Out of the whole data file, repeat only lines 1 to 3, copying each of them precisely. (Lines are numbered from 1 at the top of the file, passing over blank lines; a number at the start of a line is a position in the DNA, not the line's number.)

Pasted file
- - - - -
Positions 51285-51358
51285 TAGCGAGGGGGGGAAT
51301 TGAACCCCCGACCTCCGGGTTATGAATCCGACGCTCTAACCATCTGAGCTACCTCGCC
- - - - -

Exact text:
Positions 51285-51358
51285 TAGCGAGGGGGGGAAT
51301 TGAACCCCCGACCTCCGGGTTATGAATCCGACGCTCTAACCATCTGAGCTACCTCGCC